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Rethinking Roads' Relationship with Flood Prevention and Water Supply

It's time to rethink roads. In the vital fields of flood prevention and water supply, they offer incredible potential to enhance and enrich the lives of some of the world's poorest people. Dr Frank van Steenbergen of the Roads for Water consortium is helping to drive this remarkable revolution.

Heading north from Addis Ababa, Ethiopia's capital, you need to travel over 400 miles along Highway 1 to reach Tigray province. Home to some wondrous natural beauty and an intense, often troubled history, poverty is a constant factor here. Over 80 per cent of the population are farmers, cultivating crops and rearing livestock in some of the toughest, most thankless conditions anywhere on Earth, with water a precious resource and climate change set to present severe challenges in the years and decades ahead.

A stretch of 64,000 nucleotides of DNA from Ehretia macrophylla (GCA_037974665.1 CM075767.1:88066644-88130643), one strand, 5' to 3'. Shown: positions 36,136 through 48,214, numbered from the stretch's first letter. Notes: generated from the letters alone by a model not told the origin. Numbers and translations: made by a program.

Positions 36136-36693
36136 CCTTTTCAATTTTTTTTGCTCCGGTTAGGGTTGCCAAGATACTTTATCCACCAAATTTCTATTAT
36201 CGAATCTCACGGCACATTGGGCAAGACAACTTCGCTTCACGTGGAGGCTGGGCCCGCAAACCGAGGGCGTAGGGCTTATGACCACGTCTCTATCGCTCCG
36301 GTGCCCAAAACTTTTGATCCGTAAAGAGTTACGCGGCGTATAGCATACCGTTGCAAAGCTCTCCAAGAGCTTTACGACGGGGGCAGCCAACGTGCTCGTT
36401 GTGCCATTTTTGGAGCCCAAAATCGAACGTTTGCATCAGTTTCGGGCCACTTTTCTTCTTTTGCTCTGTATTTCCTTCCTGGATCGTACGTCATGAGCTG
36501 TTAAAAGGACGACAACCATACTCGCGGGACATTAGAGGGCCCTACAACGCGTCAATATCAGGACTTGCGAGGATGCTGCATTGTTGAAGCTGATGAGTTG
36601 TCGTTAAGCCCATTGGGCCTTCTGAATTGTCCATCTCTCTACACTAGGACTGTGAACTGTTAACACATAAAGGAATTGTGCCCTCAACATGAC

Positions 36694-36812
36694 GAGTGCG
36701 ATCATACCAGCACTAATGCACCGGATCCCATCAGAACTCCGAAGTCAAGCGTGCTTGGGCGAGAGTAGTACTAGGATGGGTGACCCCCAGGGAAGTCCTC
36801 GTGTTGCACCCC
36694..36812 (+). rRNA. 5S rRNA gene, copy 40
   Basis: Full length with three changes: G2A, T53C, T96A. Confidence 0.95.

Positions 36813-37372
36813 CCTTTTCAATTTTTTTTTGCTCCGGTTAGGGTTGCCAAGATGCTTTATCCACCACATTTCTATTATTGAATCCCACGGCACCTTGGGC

Like much of Sub-Saharan Africa, roads are a lifeline in Tigray - arteries of hope and potential prosperity that provide better access to jobs, markets and healthcare and education services. Indeed, across Sub-Saharan Africa as a whole, the building of roads represents one of the biggest public investments and a staggering 5·5 million kilometres have been constructed to date. The paradox is, for all the many benefits they bring, collateral damage caused by the process can do serious harm to local communities.

Rod Waddington

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